(By "price" I mean the price to develop a system that you can give away
as we do, or sell.) C is the only abstract machine that has an
implementation on every important modern computer system, because SPECmarks
rule the market.
I also came to the conclusion that stack-based models aren't great, and
that register-based models are better. We've yet to prove this, because
we haven't tweaked our compiler enough to see what its fundamental
performance limits are.
A year or so ago, I proposed to the GNU project that they use RScheme
as the basis for Guile, since I (and others) believe that its design
is fundamentally superior to the design of SCM. (This is not to fault
Aubrey Jaffer, who has done excellent work and is a great boon to the
Scheme community in general. But SCM evolved before the Guile project.)
In my view, RScheme was designed from the start to be what SCM "should
have been" if it had been designed to be Guile. Unfortunately, it wasn't
started soon enough, though we seem to be catching up.
Here's the biggest reason why the GNU people didn't use Scheme-48 or
RScheme: neither one ready. SCM was. It was running, and it was robust,
and it had a small footprint suitable for an extension language.
This is not a factor to be taken lightly. We had to admit that RScheme
wasn't ready yet, in that it was in flux and flaky. Scheme-48 was more
stable, but it was slow and fat. (It still is.)
>As you know, SCM is the base of guile and cygnus recently announced
>their plans to hire two additional full-time people for guile work,
>one documentation writer and one coder. Those are resources that can
>be very useful for fixing things that are time-consuming and boring.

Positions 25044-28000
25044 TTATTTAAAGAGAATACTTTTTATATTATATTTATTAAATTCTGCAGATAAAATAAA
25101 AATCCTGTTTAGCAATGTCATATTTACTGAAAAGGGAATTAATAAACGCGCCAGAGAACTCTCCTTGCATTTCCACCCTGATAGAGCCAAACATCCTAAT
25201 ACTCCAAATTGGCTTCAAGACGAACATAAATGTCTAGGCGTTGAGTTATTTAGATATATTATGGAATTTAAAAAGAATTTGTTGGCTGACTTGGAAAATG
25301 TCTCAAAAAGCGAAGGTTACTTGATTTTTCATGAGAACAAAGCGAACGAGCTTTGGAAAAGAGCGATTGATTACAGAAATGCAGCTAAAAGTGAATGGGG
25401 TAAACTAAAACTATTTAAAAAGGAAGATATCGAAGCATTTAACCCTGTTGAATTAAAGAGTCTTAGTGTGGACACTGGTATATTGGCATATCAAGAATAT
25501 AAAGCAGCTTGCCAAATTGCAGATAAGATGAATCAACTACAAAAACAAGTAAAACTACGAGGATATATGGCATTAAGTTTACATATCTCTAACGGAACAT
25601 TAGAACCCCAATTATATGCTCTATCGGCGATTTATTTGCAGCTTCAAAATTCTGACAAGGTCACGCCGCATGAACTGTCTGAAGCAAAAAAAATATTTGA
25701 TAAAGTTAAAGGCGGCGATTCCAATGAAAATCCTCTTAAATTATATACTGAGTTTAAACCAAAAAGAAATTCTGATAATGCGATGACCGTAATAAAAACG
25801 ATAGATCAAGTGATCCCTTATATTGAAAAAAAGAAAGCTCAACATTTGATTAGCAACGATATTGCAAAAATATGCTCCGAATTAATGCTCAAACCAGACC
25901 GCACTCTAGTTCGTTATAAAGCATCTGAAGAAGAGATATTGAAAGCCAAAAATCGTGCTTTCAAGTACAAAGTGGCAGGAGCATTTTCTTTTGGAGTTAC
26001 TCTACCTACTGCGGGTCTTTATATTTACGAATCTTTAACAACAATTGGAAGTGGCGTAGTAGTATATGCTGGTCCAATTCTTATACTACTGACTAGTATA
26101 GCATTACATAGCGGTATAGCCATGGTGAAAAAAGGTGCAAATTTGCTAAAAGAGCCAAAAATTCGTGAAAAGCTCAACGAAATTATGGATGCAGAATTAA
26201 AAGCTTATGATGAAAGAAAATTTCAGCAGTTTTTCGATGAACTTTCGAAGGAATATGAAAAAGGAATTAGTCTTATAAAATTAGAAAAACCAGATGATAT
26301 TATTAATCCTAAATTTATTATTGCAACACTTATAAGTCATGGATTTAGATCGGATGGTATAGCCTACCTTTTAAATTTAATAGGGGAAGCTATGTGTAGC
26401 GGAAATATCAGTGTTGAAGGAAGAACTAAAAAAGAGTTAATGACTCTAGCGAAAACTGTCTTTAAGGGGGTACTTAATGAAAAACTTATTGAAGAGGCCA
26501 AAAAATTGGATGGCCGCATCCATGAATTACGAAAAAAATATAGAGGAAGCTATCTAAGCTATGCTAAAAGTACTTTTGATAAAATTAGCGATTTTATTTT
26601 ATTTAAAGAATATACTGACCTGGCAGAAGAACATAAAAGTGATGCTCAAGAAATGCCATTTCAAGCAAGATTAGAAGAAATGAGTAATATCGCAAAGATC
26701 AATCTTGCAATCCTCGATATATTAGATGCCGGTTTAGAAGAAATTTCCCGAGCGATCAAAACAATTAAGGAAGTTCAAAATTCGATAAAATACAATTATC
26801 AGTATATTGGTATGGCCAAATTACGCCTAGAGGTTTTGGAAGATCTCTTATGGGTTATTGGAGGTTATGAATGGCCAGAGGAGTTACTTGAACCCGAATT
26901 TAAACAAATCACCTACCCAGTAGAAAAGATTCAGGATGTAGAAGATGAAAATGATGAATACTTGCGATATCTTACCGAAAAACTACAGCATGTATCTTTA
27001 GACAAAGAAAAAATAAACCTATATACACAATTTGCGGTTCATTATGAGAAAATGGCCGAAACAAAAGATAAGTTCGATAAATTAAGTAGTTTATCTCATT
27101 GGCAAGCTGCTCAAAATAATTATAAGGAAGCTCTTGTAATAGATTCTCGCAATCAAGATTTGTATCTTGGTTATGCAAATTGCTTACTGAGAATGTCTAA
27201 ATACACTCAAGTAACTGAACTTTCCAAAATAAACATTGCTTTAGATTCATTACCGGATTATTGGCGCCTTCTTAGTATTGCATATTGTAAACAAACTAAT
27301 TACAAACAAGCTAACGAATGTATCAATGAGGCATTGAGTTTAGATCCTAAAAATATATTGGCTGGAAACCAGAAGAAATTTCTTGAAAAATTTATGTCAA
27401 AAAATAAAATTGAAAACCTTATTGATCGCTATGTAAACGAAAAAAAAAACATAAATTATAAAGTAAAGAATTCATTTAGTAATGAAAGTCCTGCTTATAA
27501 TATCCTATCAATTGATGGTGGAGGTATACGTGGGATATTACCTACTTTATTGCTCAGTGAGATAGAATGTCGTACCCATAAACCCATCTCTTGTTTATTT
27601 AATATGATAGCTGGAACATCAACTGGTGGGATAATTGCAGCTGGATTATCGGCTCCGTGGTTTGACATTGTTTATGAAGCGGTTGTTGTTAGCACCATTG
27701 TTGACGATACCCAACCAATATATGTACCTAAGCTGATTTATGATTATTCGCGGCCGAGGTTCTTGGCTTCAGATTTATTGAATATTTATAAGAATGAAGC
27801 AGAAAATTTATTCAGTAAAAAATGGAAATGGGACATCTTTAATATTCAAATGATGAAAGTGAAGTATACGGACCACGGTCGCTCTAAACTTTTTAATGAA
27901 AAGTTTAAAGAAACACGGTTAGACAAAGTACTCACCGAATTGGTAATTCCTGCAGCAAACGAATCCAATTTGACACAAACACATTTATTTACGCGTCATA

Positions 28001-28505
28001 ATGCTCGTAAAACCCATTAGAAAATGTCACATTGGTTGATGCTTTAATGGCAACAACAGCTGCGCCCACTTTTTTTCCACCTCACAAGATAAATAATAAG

>Guile intents to be a collection of a number of useful
>libraries. Making scsh such a library would mean:
>- scsh would be distributed to a much wider audience.
>- this audience, having installed guile for other reason, would have
> scsh available on their system. That makes evaluating scsh much
>- scsh could use all the libraries. Imagine what you could do with the
> Tk GUI toolkit in scsh "shell" script.
>- Maybe scsh could profit from additional syntaxes planned for
> Guile when going towards some form of elegant syntax for interactive
> shell work.
>- I'm sure the guile people will implement something like scsh
> sooner or later, limiting scsh's audience further.
>- Guile is probably the Scheme implementation with the best chances to
> get a fancy development environment in the near future.
>All these are have to do with availiable resources and I wonder if
>these don't outweight technical problems that the current
>implementation of SCM might have.
I think it's a good idea to consider scsh.
It's also a good idea to document Guile. We proposed to evolve RScheme
toward Guile compatibility, by default, but we haven't heard enough about
Guile to know what to evolve toward. (We also haven't been in the loop
of the design process, and as far as I know other experienced Scheme